The reality is that lean implementation needs to be a 3 pronged approach or you could be shocked by the lack of commitment for lean. To achieve a lean transformation requires the time and effort required to to build from the bottom up and should be the starting point, as this part takes the longest. Lean needs to be applied to how you manage your business, how people work with-in the business and how you deliver services. The bottom line is that lean only works when it is adopted completely with an all for one and one for all approach with partners that are interested in pursuing business excellence.

How to Build the Team from Top Down, Bottom Up and Inside Out?

Providing hands on workshops and practicing lean concepts on a daily basis is key for building lean capabilities with-in your organization. Getting commitment to implementing a lean transformation and putting in place the discipline and accountability is required to achieve rapid results. Leaning forward this will involve developing a lean mindset in the way you work, the work that you do and how you interface with business partners.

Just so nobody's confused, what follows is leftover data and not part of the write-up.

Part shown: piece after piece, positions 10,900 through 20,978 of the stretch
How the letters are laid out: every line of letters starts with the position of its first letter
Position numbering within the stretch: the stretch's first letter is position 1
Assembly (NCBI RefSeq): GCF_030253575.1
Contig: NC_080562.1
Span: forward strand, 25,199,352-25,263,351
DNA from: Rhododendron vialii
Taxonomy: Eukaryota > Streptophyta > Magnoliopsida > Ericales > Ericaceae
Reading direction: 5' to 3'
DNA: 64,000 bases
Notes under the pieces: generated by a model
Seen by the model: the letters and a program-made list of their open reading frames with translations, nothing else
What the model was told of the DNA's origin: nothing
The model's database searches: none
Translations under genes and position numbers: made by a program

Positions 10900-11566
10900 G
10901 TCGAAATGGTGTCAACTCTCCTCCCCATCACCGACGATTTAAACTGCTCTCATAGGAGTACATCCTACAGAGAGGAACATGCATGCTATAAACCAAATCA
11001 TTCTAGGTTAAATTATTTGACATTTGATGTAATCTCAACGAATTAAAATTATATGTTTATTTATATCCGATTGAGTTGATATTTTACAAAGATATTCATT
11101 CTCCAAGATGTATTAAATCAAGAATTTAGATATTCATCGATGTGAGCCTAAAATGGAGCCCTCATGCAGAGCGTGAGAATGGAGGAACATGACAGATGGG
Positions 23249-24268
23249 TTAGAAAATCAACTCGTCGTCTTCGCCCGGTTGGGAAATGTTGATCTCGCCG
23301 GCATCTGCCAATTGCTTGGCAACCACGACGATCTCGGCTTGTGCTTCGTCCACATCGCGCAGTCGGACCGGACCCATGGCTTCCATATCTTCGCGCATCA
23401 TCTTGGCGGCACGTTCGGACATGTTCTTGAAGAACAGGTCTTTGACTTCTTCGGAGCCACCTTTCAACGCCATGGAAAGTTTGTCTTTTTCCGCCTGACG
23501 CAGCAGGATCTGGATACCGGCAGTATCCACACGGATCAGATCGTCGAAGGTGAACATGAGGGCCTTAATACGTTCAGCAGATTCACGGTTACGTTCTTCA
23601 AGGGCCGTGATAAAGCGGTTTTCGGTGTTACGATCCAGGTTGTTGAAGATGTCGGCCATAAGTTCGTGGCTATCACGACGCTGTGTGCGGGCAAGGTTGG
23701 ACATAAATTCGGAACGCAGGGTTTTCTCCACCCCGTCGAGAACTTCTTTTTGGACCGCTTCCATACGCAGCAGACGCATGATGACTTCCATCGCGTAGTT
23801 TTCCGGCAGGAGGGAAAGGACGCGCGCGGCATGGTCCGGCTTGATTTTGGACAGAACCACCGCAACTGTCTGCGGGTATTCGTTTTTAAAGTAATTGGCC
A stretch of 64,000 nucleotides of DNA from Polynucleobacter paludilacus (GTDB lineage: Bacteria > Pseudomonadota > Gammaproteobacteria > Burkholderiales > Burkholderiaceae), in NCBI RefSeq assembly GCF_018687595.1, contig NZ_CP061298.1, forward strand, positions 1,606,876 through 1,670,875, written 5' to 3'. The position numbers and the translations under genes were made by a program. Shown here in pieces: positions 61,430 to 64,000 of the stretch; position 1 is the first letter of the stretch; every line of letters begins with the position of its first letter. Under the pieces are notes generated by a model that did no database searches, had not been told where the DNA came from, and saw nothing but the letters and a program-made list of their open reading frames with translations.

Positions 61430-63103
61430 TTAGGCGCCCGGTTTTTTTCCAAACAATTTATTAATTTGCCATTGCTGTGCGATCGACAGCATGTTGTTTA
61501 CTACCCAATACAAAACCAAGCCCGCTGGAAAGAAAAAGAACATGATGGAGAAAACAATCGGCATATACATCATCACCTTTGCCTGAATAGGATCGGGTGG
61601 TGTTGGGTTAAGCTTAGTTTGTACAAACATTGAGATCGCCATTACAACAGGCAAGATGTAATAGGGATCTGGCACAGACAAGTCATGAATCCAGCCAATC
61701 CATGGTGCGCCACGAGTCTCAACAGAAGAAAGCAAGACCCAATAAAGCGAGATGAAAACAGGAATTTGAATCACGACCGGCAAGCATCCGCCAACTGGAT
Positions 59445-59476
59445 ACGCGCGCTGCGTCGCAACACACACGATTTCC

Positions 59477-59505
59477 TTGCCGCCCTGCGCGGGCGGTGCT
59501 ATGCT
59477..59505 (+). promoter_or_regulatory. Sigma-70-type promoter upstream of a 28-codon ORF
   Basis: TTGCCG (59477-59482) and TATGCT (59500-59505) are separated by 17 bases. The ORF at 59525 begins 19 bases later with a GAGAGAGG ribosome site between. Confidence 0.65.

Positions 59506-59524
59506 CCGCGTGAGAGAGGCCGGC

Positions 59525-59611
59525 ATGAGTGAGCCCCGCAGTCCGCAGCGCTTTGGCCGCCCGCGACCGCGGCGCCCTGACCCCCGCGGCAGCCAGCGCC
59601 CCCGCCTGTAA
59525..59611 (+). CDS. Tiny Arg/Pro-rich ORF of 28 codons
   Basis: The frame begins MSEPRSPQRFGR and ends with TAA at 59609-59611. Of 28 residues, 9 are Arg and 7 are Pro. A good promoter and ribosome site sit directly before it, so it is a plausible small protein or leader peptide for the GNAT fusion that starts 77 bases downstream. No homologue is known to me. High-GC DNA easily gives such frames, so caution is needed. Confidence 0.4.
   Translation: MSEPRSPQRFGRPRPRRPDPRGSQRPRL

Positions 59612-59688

From the Top Down, it is recommended that the leadership team include a lean champion and that lean practices become the operations strategy. The company’s metrics/scorecard should include challenging targets, measuring adoption of lean principles and practices and hold the team accountable for continuous improvement. At Integrated Designs, we are in the process of integrating lean principles into the DNA of the company by making lean practices a requirement of the companies operating system.